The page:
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Selected works of humour and criticism by a revered American master.
Beloved by millions, Mark Twain is the quintessential American writer. More than anyone else, his blend of scepticism, caustic wit and sharp prose defines a certain American mythos. While his novel The Adventures of Huckleberry Finn is still taught to anyone who attends school and is considered by many to be the Great American Novel, Twain's shorter stories and criticisms have unequalled style and bite.
In a review that's less than kind to the writing of James Fenimore Cooper, Twain writes: "Every time a Cooper person is in peril, and absolute silence is worth four dollars a minute, he is sure to step on a dry twig. There may be a hundred handier things to step on, but that wouldn't satisfy Cooper. Cooper requires him to turn out and find a dry twig; and if he can't do it, go and borrow one." It's difficult to imagine anyone else writing in quite this style, which is why Twain's legacy only continues to grow.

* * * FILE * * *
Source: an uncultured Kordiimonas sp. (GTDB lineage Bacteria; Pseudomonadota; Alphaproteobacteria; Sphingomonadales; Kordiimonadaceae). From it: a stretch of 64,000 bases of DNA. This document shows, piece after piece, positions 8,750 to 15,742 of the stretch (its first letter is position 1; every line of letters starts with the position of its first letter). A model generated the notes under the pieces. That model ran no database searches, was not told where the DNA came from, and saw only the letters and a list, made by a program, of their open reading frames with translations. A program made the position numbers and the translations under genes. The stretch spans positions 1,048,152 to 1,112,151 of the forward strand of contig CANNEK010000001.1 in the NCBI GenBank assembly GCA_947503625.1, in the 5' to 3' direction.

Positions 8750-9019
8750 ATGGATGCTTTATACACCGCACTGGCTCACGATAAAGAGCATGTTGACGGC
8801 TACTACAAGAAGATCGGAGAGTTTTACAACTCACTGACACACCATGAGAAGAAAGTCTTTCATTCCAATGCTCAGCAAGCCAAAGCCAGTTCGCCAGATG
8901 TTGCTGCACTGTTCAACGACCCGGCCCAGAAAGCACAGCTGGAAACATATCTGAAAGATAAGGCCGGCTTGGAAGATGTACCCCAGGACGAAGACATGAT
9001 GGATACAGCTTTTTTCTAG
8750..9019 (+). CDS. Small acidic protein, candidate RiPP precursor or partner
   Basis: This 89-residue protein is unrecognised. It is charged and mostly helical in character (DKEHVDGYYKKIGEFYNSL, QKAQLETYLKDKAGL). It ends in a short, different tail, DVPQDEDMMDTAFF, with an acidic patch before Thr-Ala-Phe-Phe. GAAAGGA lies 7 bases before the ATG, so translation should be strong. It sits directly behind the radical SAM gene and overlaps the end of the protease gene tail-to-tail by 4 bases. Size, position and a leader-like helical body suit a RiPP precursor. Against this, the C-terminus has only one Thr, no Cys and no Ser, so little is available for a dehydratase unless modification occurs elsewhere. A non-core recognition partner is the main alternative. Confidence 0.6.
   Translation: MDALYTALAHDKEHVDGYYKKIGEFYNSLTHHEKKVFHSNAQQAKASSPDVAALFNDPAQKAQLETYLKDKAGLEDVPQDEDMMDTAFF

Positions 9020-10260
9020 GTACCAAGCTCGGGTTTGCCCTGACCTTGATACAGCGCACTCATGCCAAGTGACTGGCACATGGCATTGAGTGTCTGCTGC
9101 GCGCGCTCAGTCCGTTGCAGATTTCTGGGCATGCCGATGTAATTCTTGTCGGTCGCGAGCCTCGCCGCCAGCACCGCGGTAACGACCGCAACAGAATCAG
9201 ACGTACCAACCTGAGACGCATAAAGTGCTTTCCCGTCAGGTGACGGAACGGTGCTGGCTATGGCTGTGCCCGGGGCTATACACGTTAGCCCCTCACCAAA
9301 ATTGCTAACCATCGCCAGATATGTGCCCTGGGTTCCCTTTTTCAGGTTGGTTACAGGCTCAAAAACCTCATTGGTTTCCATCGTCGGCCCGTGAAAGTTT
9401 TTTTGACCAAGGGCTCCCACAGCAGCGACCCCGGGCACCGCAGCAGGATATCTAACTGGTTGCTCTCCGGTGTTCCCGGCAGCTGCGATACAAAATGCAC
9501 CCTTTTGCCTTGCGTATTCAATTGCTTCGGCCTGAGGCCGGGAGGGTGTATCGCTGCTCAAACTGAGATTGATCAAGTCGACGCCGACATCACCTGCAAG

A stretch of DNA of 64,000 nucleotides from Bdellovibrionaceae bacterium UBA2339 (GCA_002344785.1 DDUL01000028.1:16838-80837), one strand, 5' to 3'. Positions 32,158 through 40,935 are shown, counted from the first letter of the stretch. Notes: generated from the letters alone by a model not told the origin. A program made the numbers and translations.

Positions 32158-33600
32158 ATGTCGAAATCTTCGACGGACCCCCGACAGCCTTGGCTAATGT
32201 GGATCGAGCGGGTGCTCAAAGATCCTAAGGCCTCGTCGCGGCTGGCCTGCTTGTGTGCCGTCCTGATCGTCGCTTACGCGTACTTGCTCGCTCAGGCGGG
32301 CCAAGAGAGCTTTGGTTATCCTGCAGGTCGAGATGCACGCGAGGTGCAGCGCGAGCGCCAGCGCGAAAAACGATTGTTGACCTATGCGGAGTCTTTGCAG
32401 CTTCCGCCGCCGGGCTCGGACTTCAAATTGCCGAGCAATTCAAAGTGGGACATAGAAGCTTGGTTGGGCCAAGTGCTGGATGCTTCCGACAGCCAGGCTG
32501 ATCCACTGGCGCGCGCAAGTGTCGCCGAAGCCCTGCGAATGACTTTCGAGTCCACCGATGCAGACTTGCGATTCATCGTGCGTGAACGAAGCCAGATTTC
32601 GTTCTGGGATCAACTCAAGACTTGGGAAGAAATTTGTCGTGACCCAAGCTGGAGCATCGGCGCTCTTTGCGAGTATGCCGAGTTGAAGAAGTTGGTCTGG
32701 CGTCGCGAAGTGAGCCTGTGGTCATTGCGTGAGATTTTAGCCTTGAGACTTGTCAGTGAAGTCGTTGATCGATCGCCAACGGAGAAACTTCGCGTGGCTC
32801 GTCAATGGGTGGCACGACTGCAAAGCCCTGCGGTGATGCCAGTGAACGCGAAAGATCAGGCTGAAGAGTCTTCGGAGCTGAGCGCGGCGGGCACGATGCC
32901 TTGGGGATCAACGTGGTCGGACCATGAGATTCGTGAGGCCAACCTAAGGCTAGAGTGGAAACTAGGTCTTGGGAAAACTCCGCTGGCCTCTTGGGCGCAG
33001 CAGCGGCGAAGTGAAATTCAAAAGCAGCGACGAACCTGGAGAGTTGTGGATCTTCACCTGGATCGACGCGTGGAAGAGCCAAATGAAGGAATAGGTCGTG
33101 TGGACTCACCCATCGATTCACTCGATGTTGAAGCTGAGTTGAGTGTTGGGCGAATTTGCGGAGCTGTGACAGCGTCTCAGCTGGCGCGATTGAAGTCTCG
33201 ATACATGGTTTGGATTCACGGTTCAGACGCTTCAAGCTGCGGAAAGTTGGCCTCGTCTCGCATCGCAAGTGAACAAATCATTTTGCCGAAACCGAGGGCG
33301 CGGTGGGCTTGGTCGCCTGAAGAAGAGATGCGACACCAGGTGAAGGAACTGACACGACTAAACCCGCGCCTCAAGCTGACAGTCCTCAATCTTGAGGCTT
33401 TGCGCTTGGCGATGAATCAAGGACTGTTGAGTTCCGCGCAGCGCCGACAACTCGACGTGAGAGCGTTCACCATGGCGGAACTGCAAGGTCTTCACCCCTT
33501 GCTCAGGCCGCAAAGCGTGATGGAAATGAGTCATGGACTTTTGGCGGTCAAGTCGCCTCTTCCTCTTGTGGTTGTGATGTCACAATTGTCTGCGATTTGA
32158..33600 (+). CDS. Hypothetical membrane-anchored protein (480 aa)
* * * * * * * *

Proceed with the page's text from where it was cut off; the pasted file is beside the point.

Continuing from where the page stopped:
Samuel Langhorne Clemens was born on November 30, 1835, in the village of Florida, Missouri. He attended the ordinary western common school until he was twelve, the last of his formal schooling. In a span of fifteen years he was successively a typesetter, a steamboat pilot, a soldier for three weeks, a silver miner, a newspaper reporter, and a bohemian in San Francisco known as "Mark Twain." But in 1865, deeply in debt, he acknowledged a talent for "literature, of a low order, i.e., humorous." In the next forty years, he published more than a dozen books and hundreds of shorter works, including his masterpiece, Adventures of Huckleberry Finn.